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Building A Classification Theory

  1. Theory 2
  2. Classificatory Theories
  3. Explanatory Theories
  4. Building A Classification Theory
  5. Building An Explanatory Theory
  6. Step 2: Identify causal factors
  7. Step 3: Trace interactions among variables
  8. Step 4: Propose a scheme for evaluating causal variables
  9. Adapting And Revising Theories

Building A Classification Theory

Apparently the most common approach to constructing a classification system consists of gathering a quantity of data (items, cases, examples, responses) within a defined domain, then seeking to create categories (a) into which all of the items can be fitted (no items are left over) and (b) that will convey a useful meaning when the categories are compared.

To illustrate one way this can be done, we draw on our own experience with a project conducted to reveal the consequences people would recommend for the misconduct of individuals involved in six cases of wrongdoing. We use this example because we have an insider’s view of the approach used.

The six cases varied from wartime crimes to adolescents’ lawbreaking and to automobile accidents. Here is the target question the research was expected to answer:

In such moral incidents as those depicted in the six cases, what diverse rationales or types of moral reasoning will people adduce to support the consequences they would suggest for the wrongdoers in the incidents”( Thomas & Diver-Stamnes, 1993, p. 1)

A more specific aim of the study was to compare the responses to the cases by six different groups of students, ones from: (a) a California innercity high school located in a socioeconomically depressed neighborhood, (b) a Catholic high school in a medium-sized California city, (c) high schools and universities in Saudi Arabia, (d) a junior college in Honolulu, (e) a high school in a small Hawaiian community, and (f) a teacher-education program in Northern California. A classification system would be needed to categorize respondents’ answers so that the six groups could be compared. Because no established system was available to perform this task, we generated a system out of questionnaire replies from the 542 questionnaire respondents. The process was as follows:

We began with no preconceived organizational categories into which we would fit people’s rationales for their suggested consequences. In other words, we chose to be led by the data, extracting categories inductively by listing the respondents’ answers from the questionnaires.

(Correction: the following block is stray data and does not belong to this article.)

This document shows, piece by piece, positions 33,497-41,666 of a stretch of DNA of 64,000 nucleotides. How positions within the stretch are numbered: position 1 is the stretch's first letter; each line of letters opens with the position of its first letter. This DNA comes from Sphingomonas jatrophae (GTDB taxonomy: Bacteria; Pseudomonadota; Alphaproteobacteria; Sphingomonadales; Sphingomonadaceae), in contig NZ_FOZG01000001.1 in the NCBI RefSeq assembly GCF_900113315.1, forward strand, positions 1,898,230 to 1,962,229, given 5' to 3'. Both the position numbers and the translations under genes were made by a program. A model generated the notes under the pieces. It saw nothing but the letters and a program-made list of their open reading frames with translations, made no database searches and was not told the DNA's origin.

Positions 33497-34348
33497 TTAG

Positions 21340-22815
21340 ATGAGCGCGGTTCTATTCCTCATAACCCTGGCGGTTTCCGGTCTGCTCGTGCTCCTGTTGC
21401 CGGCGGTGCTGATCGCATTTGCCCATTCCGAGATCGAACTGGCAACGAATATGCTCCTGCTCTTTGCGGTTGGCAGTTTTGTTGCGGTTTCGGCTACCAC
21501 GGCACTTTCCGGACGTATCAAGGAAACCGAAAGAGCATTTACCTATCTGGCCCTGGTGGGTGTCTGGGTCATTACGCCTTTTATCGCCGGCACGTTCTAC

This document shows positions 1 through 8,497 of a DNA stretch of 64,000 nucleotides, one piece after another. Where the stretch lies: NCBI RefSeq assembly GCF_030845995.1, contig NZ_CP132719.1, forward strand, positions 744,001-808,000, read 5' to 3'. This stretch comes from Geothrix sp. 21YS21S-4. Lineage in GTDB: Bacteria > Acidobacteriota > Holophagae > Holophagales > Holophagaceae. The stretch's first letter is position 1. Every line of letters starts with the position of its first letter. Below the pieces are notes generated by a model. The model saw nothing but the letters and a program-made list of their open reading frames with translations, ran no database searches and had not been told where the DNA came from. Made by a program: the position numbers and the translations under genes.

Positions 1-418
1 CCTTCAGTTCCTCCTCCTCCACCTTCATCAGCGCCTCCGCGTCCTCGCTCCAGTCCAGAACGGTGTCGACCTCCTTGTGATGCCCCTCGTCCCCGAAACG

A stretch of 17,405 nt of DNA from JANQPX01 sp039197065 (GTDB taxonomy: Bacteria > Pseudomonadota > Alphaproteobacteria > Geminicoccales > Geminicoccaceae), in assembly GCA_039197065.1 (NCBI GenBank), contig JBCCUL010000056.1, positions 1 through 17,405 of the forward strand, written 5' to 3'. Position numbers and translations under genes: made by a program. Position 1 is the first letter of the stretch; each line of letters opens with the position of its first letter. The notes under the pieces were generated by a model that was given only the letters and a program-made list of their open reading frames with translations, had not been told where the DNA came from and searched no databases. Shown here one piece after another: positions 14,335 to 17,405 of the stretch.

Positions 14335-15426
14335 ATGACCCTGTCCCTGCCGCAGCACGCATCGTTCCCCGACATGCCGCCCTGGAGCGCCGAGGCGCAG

As a first step, answers that were either identical or seemed clearly an alternate phrasing of the same idea were combined as one item in the list. For example, such responses as “Make the person suffer for the offense? and “The person should feel what it’s like to be hurt” formed a single item. Even with such combining of answers, the list was very long, extending to more than 200 items. In effect, although respondents were reacting to only six moral incidents, they provided a great diversity of moral-value rationales.

As a next step, the items that appeared similar in intent were conceived to form a cluster, and a word or phrase was created to reflect the apparent essence of that cluster. To illustrate, the two responses “She was too young to know better” and “In the society he comes from, what he did was not considered improper” were both placed in a category entitled Awareness of Right and Wrong?.

Finally, the labeled clusters were cast into five major groupings that appeared to represent broader generalizations than did the clusters. For instance, clusters labeled Prevent Future Offenses by the Actor, Deter Others from Misconduct, and Wreak Revenge were collected under the title The purpose of the consequences. This process resulted in five overarching categories that represented the general framework for the taxonomy, (1) moral values, (2) purpose, (3) conception of causality, (4) consequence feasibility, and (5) agent qualifications.

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